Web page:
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Mr. H: Young Elliott Is Better Than I Thought

| Senior Writer, RacinToday.com Monday, February 15 2016
Chase Elliott is welcomed to to the big time by his Hendrick Motorsports Sprint Cup crew chief, Alan Gustafson. (RacinToday/HHP photo by David Tulis)

Chase Elliott is welcomed to to the big time by his Hendrick Motorsports Sprint Cup crew chief, Alan Gustafson. (RacinToday/HHP photo by David Tulis)

By Deb Williams | Senior Writer

Two years before Chase Elliott was even eligible for a driver’s license, NASCAR Hall of Famer Bill Elliott met with multi-car team owner Rick Hendrick about his son’s future.

It was a meeting that led to Hendrick signing the teenager before he even celebrated his 16th sprint-logo-08birthday. Now, not even a decade later, the astute businessman’s decision is already paying dividends.

At just 20 years, 2 months and 17 days, the young Elliott becomes the youngest driver to ever earn the pole for the prestigious Daytona 500. The publicity Elliott and his team will receive for a week is a sponsor’s dream and one for NASCAR as well. Elliott’s youth provides NASCAR the opportunity to attract the demographic it so desperately desires. It also affords NASCAR the opportunity to regain grassroots fans it has lost, those who supported the young Elliott’s father.

With Elliott’s accomplishment Sunday afternoon, the Elliotts are now the fourth father-son duo to claim the Daytona 500 pole. The other three are Richard and Kyle Petty, Bobby and Davey Allison and Dale Earnhardt and Dale Earnhardt Jr. The pole came in Elliott’s first Sprint Cup start at Daytona and his sixth in the series. It provided Hendrick Motorsports with its 10th Daytona 500 pole. And as far as Hendrick is concerned, this is just the beginning.

“I think he’s going to win a race this year and I think he’s got a really good shot at making the Chase,” Hendrick said. “He’s better than I thought he was going to be when I made the deal when he was 14 years old.”

Elliott has a way of exceeding expectations. He won the Nationwide Series (now Xfinity) championship in his rookie season and claimed victory at historical Darlington Raceway in his debut at the tough, old track. Yet, he’s like his father in that he’s low key and very pragmatic.

“I actually told him one time it was OK to celebrate when you win a race. It’s OK when you run third

Chase Elliott's boss says he thinks people will see his young driver in Victory Lane in the near future. (RacinToday/HHP photo by Alan Marler)

Chase Elliott’s boss says he thinks people will see his young driver in Victory Lane in the near future. (RacinToday/HHP photo by Alan Marler)

to get out and be kind of happy instead of beating yourself up because you should have won the race,” Hendrick said.

That, however, isn’t the Elliott way.

“I want to do the best I can to get good finishes,” said Elliott, who just a few years ago was washing dishes and busing tables at the Dawsonville (Ga.) Pool Room which announces his successes just as it did his father’s, by blowing a siren atop the building.

“You have to do what’s comfortable to you. I’m not going to change how I race just because it’s a new year and driving a different type car. I want to do what is comfortable to me. I want to do what I feel is the right thing to do to have the best finish possible each week. Sure, mistakes are going to be made. It happens. I want to try and limit those and try to move forward from that point.”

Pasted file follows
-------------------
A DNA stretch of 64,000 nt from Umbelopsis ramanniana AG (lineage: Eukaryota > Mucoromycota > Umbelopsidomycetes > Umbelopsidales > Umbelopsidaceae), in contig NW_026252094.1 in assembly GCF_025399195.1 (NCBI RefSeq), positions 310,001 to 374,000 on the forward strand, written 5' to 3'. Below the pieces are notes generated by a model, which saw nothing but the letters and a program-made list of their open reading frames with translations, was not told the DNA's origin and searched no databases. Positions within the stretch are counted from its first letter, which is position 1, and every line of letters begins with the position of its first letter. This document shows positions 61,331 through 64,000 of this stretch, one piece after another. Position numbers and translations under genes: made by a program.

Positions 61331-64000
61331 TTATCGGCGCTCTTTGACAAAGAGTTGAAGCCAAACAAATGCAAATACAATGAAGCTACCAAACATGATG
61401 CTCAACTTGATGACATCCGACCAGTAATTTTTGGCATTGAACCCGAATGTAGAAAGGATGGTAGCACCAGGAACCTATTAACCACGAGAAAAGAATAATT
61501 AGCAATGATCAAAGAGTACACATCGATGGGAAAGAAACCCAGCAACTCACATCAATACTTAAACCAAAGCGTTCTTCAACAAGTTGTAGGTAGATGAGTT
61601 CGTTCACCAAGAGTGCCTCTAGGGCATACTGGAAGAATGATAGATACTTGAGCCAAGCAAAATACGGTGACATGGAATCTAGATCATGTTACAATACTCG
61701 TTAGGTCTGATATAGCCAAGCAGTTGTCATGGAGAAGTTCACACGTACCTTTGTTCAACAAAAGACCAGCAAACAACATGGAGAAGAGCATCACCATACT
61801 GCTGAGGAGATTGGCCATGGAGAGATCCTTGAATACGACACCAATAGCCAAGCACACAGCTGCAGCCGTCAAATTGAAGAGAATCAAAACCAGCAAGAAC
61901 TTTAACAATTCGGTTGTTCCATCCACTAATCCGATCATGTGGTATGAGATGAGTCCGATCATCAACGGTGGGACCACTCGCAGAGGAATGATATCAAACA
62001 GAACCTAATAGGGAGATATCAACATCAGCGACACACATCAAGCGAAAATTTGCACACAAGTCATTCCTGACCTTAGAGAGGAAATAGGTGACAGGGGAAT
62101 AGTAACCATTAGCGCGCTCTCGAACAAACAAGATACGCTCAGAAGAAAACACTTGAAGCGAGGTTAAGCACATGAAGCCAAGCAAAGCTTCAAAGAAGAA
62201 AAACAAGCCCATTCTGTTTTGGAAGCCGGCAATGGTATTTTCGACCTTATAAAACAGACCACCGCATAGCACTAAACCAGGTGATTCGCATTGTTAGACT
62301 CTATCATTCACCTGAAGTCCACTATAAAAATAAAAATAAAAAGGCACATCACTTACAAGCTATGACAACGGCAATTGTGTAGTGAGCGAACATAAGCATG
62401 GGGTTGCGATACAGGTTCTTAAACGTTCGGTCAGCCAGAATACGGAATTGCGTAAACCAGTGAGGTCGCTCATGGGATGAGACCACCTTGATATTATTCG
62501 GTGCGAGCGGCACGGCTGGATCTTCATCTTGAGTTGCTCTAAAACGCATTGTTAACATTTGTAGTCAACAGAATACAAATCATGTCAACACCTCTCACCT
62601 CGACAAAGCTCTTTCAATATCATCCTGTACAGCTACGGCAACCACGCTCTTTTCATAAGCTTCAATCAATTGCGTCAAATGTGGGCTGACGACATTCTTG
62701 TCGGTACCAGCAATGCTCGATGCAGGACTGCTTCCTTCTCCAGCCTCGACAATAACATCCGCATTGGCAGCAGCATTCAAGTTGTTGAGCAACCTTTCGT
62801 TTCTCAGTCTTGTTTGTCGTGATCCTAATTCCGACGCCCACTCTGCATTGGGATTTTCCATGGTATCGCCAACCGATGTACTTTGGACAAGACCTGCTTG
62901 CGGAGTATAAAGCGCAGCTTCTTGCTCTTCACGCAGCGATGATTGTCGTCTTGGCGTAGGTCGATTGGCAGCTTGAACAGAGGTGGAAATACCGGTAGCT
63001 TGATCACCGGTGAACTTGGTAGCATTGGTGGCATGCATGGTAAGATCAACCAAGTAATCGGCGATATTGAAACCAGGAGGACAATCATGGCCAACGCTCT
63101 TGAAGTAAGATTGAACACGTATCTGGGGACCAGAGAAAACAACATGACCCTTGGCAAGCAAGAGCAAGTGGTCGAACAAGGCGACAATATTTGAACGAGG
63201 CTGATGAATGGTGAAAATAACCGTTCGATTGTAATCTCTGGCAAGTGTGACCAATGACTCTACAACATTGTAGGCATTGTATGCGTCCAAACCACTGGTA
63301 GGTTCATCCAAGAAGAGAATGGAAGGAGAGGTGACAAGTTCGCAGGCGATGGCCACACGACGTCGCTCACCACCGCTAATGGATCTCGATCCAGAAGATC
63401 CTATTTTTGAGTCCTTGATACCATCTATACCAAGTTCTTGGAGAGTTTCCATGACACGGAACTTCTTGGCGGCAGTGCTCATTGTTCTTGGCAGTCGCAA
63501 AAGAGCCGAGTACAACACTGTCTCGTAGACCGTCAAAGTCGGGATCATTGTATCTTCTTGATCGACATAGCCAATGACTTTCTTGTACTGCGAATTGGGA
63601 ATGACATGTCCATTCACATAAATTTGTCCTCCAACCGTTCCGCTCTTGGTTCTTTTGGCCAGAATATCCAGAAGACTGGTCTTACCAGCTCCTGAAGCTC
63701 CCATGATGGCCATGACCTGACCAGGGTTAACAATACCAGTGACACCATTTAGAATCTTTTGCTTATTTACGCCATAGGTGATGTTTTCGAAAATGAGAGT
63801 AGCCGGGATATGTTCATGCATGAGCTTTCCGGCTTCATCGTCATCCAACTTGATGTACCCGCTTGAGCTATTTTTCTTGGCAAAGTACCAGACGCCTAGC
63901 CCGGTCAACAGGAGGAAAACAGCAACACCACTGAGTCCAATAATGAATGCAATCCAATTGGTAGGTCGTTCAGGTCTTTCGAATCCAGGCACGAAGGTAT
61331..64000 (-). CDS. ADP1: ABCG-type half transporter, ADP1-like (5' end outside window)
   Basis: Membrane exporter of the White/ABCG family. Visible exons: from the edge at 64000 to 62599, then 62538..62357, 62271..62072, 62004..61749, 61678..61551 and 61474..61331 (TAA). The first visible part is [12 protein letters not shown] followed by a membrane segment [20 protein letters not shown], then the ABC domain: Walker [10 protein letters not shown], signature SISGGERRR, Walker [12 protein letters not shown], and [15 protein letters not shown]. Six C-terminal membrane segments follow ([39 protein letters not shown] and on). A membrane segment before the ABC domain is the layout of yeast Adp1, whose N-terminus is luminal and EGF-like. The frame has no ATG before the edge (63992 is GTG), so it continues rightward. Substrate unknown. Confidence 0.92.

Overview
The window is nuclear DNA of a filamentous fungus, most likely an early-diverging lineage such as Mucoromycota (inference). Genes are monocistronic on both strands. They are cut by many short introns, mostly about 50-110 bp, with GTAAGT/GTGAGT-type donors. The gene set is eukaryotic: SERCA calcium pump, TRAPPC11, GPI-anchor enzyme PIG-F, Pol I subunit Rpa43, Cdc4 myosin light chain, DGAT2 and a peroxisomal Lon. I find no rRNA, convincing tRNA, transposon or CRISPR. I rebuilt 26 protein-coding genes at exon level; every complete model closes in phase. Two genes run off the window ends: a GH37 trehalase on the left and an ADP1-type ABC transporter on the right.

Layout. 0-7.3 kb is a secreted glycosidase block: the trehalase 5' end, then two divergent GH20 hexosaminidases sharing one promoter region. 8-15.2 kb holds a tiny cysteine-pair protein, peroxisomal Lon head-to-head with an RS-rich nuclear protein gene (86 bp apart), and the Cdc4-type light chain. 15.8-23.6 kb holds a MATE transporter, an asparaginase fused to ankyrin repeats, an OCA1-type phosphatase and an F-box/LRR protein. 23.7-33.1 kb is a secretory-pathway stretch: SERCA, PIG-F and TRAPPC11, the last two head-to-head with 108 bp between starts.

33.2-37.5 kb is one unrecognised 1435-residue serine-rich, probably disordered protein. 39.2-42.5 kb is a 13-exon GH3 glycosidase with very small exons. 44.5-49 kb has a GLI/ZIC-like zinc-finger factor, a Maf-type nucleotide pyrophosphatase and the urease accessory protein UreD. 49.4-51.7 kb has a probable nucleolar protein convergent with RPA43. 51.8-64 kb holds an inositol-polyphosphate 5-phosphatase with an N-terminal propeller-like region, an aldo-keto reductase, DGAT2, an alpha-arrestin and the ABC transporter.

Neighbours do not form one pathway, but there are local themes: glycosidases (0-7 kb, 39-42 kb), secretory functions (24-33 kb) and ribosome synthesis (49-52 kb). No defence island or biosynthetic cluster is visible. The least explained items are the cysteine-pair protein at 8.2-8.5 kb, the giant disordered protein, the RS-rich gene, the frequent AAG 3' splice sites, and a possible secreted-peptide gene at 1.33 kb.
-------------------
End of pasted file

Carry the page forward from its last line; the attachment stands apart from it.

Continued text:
Crew chief Alan Gustafson noted Elliott spent a great deal of time at the race shop during the off-season and they traveled to Las Vegas together for six-time NASCAR champion Jimmie Johnson’s pre-season test. Elliott also has deluged teammates Johnson, Dale Earnhardt Jr. and Kasey Kahne with questions.

“Jimmie Johnson was an open book at the Vegas test,” Elliott said. “All three of them and Jeff (Gordon) as well have been open books. They have been phenomenal. Anything I asked him (Johnson) he was very, very open and willing to help. I expect to have a lot of questions throughout the season.”

Hendrick noted that Elliott was the “whole package” and fitted into “our organization so well.”

“There’s no pressure other than what he puts on himself, but he handles pressure well,” Hendrick said. “He’s extremely fast, but extremely careful. He doesn’t wreck a lot of cars. We’ve been through a learning curve with Jimmie Johnson, Jeff Gordon, all those guys, but Chase is a little bit different driver. He’s more like his dad than probably Jimmie or Jeff.”

After earning the Daytona 500 pole, Elliott kept praising his team, saying he wanted to make sure he tried his best “to do the job that they deserve.” Those are the people Elliott always is concerned about letting down, those who have helped and supported him throughout his young career; a career that his dad has often reminded him can be quite fickle.   

“Mr. Hendrick has been so good to me,” Elliott said. “I don’t know where I would be in my racing career had it not been for him and his commitment to want to help.

“I’m still scratching my head as to why he wanted to sit down and talk to me and my dad that one day after school and why he wanted to help in such a big way. I’m just very fortunate and blessed that he has. We could never have dreamed that things would work out like that they have. It’s been very, very wild.”  

| Senior Writer, RacinToday.com Monday, February 15 2016
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